Updates the respiratory protection standard: MSHA is replacing its existing respiratory standard with the ASTM International 2019 standard entitled “Standard Practice for Respiratory Protection,” to help protect all miners exposed to respirable crystalline silica and other regulated airborne contaminants. The final rule will better protect miners who wear respirators.

Refer also to:

2024: Wise Manitoba gov’t says no to Calgary’s Sio Silica (CanWhite Sands) frac sand extraction at Vivian after ousted PC’s reportedly tried to sneak in approval for the invasive, health-harming, aquifer-destroying project after losing the election.

2021: Frac Sand Sentinel #372: MUST READ Letter by retired judge Tom Lister to Roberta Walls, DNR, frac sand “regulator”

2021: Wisconsin Frac Sand Mining Harms Lawsuit: Cooks Valley couple files lawsuit against EOG Resources and Kraemer Mining & Materials for property and groundwater pollution, damages to home, radon gas, health and property value harms

2020: Gold Creek reload frac sand rail yard, 35kms south of Grand Prairie. Photos above and below by Will Koop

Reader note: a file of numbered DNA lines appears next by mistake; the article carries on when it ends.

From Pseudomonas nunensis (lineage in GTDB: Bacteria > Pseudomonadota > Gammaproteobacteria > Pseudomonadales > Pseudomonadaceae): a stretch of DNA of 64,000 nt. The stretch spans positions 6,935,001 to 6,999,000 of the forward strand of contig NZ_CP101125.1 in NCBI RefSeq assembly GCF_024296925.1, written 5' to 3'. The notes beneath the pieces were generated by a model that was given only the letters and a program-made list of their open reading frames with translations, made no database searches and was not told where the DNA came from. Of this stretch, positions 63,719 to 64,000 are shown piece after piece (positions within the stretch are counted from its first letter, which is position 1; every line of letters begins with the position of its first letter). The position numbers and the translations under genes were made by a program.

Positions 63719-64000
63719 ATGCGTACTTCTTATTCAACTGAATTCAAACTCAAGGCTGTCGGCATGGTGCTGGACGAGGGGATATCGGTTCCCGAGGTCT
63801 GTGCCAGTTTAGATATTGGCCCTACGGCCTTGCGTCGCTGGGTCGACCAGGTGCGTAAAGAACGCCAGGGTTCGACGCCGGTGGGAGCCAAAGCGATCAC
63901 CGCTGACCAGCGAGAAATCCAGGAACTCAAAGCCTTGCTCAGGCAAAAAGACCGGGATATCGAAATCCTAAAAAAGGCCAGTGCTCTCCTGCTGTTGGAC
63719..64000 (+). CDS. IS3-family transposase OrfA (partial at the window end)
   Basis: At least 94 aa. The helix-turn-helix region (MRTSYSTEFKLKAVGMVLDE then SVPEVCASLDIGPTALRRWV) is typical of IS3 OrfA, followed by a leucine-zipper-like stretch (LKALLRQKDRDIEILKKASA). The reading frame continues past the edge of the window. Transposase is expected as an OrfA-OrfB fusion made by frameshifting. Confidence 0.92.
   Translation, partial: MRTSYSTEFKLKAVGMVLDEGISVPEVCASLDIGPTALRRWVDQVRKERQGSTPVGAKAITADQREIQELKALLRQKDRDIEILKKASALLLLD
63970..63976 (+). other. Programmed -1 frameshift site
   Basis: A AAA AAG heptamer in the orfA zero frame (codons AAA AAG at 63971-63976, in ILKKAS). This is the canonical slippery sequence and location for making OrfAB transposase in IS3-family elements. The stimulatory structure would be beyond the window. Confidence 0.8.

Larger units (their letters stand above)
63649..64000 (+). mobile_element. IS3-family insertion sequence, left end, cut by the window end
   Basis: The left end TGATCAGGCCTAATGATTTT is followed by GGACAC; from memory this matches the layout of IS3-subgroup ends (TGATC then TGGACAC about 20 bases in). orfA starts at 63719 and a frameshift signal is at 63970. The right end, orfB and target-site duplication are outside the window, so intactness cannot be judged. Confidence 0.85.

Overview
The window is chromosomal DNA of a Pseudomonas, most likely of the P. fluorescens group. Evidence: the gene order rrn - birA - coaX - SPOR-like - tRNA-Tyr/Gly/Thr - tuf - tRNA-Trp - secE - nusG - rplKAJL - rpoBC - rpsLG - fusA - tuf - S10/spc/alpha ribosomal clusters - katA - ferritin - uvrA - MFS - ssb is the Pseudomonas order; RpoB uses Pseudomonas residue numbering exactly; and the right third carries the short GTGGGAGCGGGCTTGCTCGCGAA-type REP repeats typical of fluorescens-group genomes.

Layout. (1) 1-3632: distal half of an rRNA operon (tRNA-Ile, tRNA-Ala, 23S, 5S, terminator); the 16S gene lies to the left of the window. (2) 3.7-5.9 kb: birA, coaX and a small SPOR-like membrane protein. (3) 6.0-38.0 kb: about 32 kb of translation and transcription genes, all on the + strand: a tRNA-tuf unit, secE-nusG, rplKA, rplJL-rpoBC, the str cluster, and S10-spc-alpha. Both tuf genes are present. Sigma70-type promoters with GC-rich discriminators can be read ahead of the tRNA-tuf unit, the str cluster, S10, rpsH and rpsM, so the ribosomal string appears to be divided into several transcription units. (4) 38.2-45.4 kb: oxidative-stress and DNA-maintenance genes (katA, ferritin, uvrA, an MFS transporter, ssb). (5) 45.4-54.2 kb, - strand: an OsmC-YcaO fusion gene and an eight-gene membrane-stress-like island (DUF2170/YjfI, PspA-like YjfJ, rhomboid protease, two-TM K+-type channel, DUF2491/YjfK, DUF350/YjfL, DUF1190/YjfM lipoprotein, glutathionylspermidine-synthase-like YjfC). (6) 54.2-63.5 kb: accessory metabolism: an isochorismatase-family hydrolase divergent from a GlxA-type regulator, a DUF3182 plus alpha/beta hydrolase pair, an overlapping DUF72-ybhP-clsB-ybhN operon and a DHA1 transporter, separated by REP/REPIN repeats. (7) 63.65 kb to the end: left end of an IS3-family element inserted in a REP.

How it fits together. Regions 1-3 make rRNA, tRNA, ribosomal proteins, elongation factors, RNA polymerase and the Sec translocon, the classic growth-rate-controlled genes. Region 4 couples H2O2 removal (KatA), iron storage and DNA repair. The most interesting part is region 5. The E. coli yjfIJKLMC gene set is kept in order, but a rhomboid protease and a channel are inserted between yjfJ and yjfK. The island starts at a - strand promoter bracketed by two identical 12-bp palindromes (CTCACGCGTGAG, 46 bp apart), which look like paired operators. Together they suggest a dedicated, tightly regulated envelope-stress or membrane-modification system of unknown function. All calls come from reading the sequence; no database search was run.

2019: Two workers killed at Source Energy Services’ Fox Creek Alberta Frac Sand Storage and Shipping Facility

2015: Husky’s frac sand proposal sent to environmental assessment, Company applying to drill for silica in North Arm area of Great Slave Lake

2014: CHILDREN PLAYED IN THE FRAC SAND! Go Back in Time with Alberta Health: Officials Issue Advisory More than one Month after 580 Tonnes of Frac Sand Spilled in Bashaw

2014: Victory Nickel’s commissioning of Seven Persons Frac Sand Plan underway near Medicine Hat, Rail deliveries of Wisconsin sand concentrate continue to arrive in Alberta

2012: Mining Corporation Looks to BC for Frac Sand Open Pit Mine

2012: Sand rush: Wisconsin frac sand mining sites more than doubled in past year